Incidentally, if you fancy some post pub grub whilst in Porthmadog, The Creel fish and chip shop on Porthmadog High Street (less than five minutes walk from all the pubs we mentioned) is highly recommended for takeaways – as we all know, fish and chips eaten on benches by the sea always taste better!
One of the first sights as you drive along the main road into Porthmadog is of the yachts and sailing boats bobbing up and down in the harbour. A charming place to visit with ample benches and park space (perfect for fish and chip takeaways), the harbour is also a popular spot for crabbing from the harbour wall. Crabbing lines and buckets can be bought from the nearby gift shops and this seems to be one of the most common sunset activities for local families and tourist groups.
A short ten minute drive out of Porthmadog, along the cob, brings you to Portmeirion Village, a Mediterranean inspired getaway designed by Sir Clough Williams Ellis. This is a little piece of Italy in North Wales and should be high on your UK bucket list.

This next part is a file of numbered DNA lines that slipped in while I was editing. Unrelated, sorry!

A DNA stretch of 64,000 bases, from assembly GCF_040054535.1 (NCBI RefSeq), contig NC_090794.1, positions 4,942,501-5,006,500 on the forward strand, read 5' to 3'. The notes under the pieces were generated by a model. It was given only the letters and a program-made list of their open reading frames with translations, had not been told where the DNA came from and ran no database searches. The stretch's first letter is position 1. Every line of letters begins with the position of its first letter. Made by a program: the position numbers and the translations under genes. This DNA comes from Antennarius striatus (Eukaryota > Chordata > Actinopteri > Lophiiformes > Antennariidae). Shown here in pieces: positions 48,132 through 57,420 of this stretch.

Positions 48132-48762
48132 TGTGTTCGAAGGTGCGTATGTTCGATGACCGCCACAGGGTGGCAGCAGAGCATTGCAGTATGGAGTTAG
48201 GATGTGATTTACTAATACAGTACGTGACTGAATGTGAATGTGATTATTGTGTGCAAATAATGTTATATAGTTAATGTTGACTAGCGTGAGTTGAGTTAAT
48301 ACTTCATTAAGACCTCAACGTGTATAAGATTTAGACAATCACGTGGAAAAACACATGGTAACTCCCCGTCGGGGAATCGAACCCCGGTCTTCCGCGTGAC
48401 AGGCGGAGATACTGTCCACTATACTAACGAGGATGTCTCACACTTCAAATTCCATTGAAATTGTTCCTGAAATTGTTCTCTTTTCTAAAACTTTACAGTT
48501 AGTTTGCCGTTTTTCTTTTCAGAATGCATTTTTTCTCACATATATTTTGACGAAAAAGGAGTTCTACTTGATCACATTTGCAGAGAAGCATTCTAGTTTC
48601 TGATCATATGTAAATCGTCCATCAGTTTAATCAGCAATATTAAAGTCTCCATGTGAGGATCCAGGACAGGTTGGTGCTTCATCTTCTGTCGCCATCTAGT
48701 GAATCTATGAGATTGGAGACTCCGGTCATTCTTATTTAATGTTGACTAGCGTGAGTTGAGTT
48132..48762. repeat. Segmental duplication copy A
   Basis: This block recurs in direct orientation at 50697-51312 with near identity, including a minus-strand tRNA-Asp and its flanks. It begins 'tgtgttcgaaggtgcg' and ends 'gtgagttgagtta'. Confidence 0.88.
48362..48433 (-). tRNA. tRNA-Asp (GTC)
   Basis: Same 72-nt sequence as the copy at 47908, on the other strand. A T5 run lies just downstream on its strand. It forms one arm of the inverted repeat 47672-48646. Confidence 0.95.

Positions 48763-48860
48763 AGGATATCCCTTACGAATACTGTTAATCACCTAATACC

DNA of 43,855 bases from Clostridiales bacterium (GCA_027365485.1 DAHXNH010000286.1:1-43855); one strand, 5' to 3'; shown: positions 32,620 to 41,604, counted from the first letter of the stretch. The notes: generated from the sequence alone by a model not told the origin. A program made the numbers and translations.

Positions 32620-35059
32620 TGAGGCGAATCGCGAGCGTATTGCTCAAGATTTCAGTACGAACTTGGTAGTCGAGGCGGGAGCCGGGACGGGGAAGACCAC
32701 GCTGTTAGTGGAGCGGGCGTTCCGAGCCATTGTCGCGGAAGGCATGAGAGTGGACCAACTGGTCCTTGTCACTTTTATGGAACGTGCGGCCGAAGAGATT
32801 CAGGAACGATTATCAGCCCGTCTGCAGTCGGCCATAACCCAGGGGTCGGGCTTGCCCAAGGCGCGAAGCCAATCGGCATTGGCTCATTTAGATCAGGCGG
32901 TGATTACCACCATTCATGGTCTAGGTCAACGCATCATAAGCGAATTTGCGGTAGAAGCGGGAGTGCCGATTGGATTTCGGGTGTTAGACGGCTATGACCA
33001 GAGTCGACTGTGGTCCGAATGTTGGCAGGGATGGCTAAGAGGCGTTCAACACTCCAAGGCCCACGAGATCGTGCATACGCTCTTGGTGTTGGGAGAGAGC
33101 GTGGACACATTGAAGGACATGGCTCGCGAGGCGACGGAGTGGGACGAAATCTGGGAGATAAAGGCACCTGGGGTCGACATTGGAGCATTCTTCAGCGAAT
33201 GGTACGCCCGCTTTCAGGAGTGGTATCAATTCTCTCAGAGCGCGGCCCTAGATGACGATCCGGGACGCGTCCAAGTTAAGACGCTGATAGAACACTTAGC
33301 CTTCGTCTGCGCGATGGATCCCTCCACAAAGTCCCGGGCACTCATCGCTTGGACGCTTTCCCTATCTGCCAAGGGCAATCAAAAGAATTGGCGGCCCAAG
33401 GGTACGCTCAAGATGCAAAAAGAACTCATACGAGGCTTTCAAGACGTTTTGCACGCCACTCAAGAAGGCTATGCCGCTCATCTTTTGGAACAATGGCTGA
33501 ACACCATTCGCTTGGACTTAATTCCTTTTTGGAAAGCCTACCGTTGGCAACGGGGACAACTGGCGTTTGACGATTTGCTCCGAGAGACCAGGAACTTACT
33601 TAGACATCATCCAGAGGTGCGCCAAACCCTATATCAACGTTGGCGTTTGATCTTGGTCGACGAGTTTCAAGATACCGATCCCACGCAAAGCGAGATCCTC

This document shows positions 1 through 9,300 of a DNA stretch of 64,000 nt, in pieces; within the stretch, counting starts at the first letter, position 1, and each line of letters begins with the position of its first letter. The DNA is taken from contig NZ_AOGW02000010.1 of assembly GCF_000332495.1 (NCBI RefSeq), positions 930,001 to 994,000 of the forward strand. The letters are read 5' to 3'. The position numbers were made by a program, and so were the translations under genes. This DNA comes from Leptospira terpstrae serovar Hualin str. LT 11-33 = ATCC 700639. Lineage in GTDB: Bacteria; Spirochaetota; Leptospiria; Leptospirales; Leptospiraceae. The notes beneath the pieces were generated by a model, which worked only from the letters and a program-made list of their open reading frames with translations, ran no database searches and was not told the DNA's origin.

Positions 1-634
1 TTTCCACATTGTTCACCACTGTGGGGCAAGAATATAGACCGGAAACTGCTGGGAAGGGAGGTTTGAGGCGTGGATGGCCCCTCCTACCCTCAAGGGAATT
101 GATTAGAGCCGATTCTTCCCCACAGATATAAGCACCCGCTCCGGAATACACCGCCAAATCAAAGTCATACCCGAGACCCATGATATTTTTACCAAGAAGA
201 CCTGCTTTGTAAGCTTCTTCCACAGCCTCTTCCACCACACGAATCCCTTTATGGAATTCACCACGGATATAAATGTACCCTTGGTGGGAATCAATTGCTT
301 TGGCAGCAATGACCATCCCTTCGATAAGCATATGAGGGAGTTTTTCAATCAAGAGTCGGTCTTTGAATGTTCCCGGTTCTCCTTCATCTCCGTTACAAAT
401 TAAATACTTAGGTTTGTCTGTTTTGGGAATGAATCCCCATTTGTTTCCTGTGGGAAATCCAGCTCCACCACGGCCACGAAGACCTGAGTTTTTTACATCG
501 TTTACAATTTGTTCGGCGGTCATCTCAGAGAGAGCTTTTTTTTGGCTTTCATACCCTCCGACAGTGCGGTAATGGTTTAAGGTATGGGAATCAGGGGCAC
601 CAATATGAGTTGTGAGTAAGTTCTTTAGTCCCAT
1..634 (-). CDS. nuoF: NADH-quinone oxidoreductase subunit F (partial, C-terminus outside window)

Known worldwide as the main outdoor filming location for the cult TV series The Prisoner, this is a popular spot with tourists and has several restaurants plus two onsite hotels and lots of holiday cottages.
Portmeirion Village is unique and a must visit when in Porthmadog – there is simply nowhere else quite like it in Wales or even the UK. It feels like you are overseas and the coastal setting is serenely sublime. If you have time, do the coastal walk to the Portmeirion lighthouse and head up the hill to visit the Portmeirion Castle ruins and see panoramic views of the Portmeirion Village gardens and main square.
CK Travels tip – Portmeirion Village is usually £13 per adult to visit the grounds (at the time of writing in June 2021). However, if you book in advance, you can get a delicious two course lunch at Portmeirion’s Castell Deudraeth including general admission for £25 – we did this and the meal and setting were incredible.
Porthmadog Maritime Museum
Located in Porthmadog Harbour (as you’d expect), this unassuming slate roofed building tells the tales of Porthmadog’s ship-building and slate mining days. Whilst it isn’t on the scale of say the Auckland Maritime Museum, this is worthy of your time if you are really interested in seafaring history or looking for a rainy day diversion.